Young drivers five times more likely to die behind the wheel
THE horrific death toll caused by inexperienced drivers being let loose behind the wheel is revealed for the first time today.
Young drivers are five times more likely to die than experienced motorists, while passengers are three times more likely to be killed, according to a study by the Road Safety Authority (RSA).
It is the first time safety bosses have quantified the losses and it shows that weekends are the deadliest time of the week.
Almost half of all 17 to 24-year-old victims die on Saturday and Sunday, while children as young as 10 years of age are dying and being injured.
The research proves how inexperienced drivers are putting road users' lives at risk, with 1,284 killed between 1997 and 2008.
Another 4,153 were seriously injured, with many victims forced to rely on others to help them live their lives because their severe injuries have robbed them of their independence.
The study comes less than a week after four teenagers died in a crash in Kerry, and a month after eight people -- including seven teenagers -- lost their lives in Donegal.
The study, which examined all fatal and serious collisions over an 11-year period, also found:
- Almost half (47pc) of young people were killed on Saturday and Sunday.
- July and October are the deadliest months.
- One-in-three fatal crashes takes place between midnight and 5am.
- Some 37pc of those killed were drivers and 28pc were passengers.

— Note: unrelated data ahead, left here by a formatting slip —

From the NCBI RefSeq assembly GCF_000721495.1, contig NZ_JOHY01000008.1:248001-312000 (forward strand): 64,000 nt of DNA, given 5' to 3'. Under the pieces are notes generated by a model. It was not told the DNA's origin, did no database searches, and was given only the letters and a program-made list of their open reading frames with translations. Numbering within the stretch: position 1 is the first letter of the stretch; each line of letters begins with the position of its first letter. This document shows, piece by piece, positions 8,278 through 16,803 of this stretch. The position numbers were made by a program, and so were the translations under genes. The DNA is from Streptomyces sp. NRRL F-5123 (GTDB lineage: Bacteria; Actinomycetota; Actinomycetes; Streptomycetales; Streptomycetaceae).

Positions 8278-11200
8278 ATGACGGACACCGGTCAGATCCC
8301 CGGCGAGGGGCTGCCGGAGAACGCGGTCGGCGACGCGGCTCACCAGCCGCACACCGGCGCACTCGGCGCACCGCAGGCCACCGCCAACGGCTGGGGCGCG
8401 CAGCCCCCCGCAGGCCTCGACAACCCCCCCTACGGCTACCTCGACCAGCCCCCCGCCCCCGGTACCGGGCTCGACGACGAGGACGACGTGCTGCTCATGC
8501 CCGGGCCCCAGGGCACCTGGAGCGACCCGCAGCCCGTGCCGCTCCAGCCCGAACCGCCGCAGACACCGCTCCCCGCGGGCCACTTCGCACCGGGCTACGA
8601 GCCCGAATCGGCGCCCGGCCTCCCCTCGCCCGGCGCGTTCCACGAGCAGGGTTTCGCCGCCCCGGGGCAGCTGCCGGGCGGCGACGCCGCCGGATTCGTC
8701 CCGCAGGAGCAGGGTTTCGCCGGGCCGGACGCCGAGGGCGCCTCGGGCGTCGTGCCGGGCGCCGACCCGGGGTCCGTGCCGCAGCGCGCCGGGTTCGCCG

- Young drivers aged 17-24 make up 29pc of all those killed on the roads.
- Eighteen boys and girls aged 10-16 were driving when they were killed.
RSA chief executive Noel Brett said last night the evidence showed that measures were needed to help tackle the carnage on the roads.
Next Wednesday, it will announce details of a new Graduated Driver Licensing system, that will include a requirement that all learners take a set number of lessons from a qualified driving instructor.
The changes will also oblige a learner to keep a logbook detailing the hours spent practising. Only motorists who pass an approved syllabus will be allowed to sit a test.
"It's the evidence as to why we need to continue the measures," said Mr Brett.
"The RSA has worked hard to get education in place, and we have programmes in every school and college. Now, for the first time, we will have a driver licence regime to back this up.
"The figures show just how vulnerable people are, especially inexperienced drivers. The vast majority of young people are responsible, and we need to ensure the measures we introduce target the non-compliant.
"We need to take the next step. We need the support of young people and their parents. Parents have to supervise how their children use the road, but it's not just drivers, it's passengers too."
Despite the number of road deaths falling to a record low, Ireland is one of the few countries in the EU that does not have a formal programme on how people are taught to drive.
Some 140 people have died on the roads this year.
A survey from AA Ireland yesterday found that 86pc of the 7,000 polled were in favour of the new licensing system, with the highest approval rate (90.9pc) in Wexford and the lowest in Clare (79.4pc).
Unsurprisingly, one-fifth of respondents with less than three years' experience behind the wheel did not agree with the new learner permit process.
AA director of policy Conor Faughnan said the new system would provide a better standard of training.
"Road safety has improved significantly in the past decade, but appalling events like those in Killarney and Donegal remind us that we cannot let road safety slip down the list of priorities," he said. "Even though proper training has a cost attached to it, it must become an integral part of learning how to drive."